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CMS2010 Manufacturing Culture: Culture as Global Industries

CMS2010 Manufacturing Culture: Culture as Global Industries

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CMS2010 Manufacturing Culture: Culture as Global Industries

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  1. CMS2010 Manufacturing Culture: Culture as Global Industries Semester 2, 2005 Week 5 Module 5

  2. THE CONTEXT OF GLOBALISATION Introduction to Economic Cultural Mass Aspects of Aspects of Globalisation Culture Globalisation Globalisation CASE STUDIES OF CULTURE INDUSTRIES Sony Corporation Popular Music Fashion Industry Industry Cinema International Industry News Agencies THE ROLE OF MARKETING AND ADVERTISING IN GLOBAL CULTURE INDUSTRIES Marketing Advertising Culture Industry

  3. Sony

  4. Objectives of this Module • Demonstrate an understanding of the ways in which a vertically and horizontally integrated communications company like SONY responds to the processes of globalisation • Critique some of SONY’s responses to globalisation • Critique the notion of “standardisation of culture” • Show that the power and influence of the culture industries is not an automatic given.

  5. Sources of Information • You must read the textbook, DuGay, Chapter 2 pages 83 to 95 • If you wish to read more on SONY Corporation read another book by DuGay et. al. titled Doing Cultural Studies: The story of the SONY Walkman. (for more details see page 103 of your textbook) • If you want to read another attempt by Sony to achieve “synergy” see

  6. Relevance of Horkheimer & Adorno • Horkheimer & Adorno are relevant here because the Sony case study examines some of the arguments which mitigate some of the fears about globalisation. Such as the fears about centralisation, industrialisation and homogenisation of culture expressed by Horkheimer and Adorno.

  7. Rationale -- Fears • Concerns with corporate cultural production have continued well beyond the time of Horkheimer & Adorno’s critique • eg UNESCO (1982) feared marginalisation of cultural messages which were not marketable commodities • eg fears in the 1990s over big mergers of media and culture industries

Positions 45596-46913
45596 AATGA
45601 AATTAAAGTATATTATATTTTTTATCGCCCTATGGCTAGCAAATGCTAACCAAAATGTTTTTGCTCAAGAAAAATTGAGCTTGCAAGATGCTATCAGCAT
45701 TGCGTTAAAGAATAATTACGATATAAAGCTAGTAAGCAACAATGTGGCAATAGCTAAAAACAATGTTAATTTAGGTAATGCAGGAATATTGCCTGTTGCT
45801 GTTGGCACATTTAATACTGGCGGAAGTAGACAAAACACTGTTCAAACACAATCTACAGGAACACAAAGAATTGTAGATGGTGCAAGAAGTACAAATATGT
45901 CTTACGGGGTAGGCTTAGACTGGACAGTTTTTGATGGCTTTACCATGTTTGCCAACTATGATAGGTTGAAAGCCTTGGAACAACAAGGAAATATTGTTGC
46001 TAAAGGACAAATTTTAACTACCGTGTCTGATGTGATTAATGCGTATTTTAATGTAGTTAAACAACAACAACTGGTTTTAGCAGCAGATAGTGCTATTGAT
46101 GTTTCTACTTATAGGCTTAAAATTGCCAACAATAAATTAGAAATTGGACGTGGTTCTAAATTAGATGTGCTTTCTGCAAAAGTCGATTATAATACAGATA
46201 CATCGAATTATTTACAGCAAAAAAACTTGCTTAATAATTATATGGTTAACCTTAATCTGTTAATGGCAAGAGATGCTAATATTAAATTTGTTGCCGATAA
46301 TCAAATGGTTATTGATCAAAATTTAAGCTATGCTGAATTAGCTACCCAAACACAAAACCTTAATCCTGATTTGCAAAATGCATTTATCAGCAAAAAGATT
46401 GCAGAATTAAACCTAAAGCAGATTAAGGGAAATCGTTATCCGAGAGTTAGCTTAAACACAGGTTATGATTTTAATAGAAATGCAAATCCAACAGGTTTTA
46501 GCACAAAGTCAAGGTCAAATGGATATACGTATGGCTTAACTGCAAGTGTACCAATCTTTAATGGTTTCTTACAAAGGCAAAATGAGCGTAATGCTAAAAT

8. Fears • Fears about threats which corporatisation posed to cultural diversity • Fears of concentration of the ownership of cultural production • Fears of concentration standardisation & homogenisation • Fears of ‘deregulation’ of the culture industries by governments

  9. Fears • Fears relating to a shift from seeing people as citizens and regulation of culture ‘in the public interest’ to seeing people as ‘customers’ and the public as ‘consumer markets’ (eg Robins) • Fears about the commodification of public expression ( eg Schiller)

  10. Events • During the 1980s media corporations began to expand beyond national borders, aided by new communication technologies • During the 1990s this process intensified and was well publicised (eg Disney/Capital Cities/ABC merger of television network and film studio)

  11. Why study Sony? • Sony is a multinational, multicultural corporation which is involved in many culture industries at various levels • It acquired Columbia/Tri Star (films) and CBS (records) and thus fits the description of concentrated media/culture industry • Its weaknesses became exposed (rare for such a company)

  12. The Sony Case Study: Key Questions • How do the actions of human beings interact with and change social structures? • How do economic relationships involve the production of cultural meanings? • What is the relationship between structures and processes of cultural production and the way in which audiences make cultural meanings?

  13. Synergy • ‘a strategy of synchronising and actively forging connections between directly related areas of entertainment’ (p.85) to maximise profits • (similar to synergistic relationships in nature – insect-eating birds on cattle)

  14. What were the synergies attracting cultural producers in early 1990s? (p.85) • Textual connections (synergies of software) • Connections between technology and text (hardware and software) • Convergence of hardware components • Connections between technologies of distribution

  15. What makes these synergies possible? • Horizontal integration • one company buying and integrating many firms producing the same product (eg EMI owning 65 record companies in 37 countries) • Vertical integration • one company buying companies which operate at all levels in the production of one product (eg Disney owning film studios, distribution chains, cinemas, video companies, rental shops and television channels)

  16. Synergy Examples in Last Action Hero • Film soundtrack used artists from Sony Music Entertainment (eg Alice in Chains) • Other Sony products featured prominently in the film (esp MiniDisk player, Sony cellular phone) • Interactive video game and an amusement ride to be made from footage from the film • VR version of film also made & shown in Sony’s theatre chain • Sony’s digital sound system would be used in making prints of the film & marketing

  17. What else should have helped the synergy? • Use of big name star (Schwarzenegger) • Expensive marketing (name & picture on a NASA rocket) • Aggressive public relations (threats to the press)

  18. Why did the synergy fail? • Human agency impeded ‘ideal’ structures (eg engineers and film producers had geographic, cultural and occupational differences) • Medium-level structural clashes (see Bourdieu’s ‘classification struggles’, pp. 93-94) • Single ownership is no guarantee of unity within the corporation

  19. More information

  20. Module 5 reading: • Du Gay Chapter 2, Pages 83 to 95 • Selected Readings - there are no selected readings for this module